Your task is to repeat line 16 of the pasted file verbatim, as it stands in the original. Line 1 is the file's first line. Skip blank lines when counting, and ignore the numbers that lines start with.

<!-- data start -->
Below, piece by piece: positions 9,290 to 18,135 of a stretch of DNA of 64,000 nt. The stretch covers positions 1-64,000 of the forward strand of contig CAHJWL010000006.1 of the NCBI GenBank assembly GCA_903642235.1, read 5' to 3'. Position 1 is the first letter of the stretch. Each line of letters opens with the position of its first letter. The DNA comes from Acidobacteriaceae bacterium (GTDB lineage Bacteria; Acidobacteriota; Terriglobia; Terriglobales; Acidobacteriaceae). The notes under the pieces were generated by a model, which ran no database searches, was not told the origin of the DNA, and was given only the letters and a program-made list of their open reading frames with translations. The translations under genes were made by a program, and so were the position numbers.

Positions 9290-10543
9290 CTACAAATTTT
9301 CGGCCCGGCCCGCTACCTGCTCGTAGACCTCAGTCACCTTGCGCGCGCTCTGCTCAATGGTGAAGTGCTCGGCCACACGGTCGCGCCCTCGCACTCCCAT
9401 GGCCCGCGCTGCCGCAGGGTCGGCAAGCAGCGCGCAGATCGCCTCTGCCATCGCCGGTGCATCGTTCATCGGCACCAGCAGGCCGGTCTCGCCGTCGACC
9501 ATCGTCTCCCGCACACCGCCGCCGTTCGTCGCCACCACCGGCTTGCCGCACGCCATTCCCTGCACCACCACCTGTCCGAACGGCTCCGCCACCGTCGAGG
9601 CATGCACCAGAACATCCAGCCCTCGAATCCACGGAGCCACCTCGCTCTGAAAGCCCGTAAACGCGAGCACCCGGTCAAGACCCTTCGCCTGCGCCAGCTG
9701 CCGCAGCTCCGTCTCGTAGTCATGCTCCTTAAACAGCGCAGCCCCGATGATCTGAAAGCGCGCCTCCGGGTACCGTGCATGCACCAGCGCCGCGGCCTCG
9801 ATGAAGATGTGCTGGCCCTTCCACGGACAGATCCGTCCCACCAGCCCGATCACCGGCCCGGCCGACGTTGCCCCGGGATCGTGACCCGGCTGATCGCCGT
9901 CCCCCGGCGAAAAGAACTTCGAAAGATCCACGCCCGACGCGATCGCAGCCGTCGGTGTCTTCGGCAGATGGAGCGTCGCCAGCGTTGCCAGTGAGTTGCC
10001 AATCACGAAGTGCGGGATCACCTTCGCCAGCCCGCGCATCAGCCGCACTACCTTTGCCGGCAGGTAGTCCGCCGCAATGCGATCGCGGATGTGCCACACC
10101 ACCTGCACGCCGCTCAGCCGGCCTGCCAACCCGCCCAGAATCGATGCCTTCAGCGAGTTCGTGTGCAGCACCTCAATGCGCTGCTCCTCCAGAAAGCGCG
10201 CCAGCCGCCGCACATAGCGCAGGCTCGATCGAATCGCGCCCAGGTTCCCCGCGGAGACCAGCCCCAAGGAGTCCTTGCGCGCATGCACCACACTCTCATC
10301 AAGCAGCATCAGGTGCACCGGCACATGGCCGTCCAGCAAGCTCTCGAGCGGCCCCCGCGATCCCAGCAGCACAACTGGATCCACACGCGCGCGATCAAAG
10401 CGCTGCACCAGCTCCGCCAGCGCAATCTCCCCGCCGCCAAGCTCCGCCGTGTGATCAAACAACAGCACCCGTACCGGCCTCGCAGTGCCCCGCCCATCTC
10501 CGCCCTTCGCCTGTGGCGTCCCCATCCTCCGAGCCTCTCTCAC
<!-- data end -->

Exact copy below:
10501 CGCCCTTCGCCTGTGGCGTCCCCATCCTCCGAGCCTCTCTCAC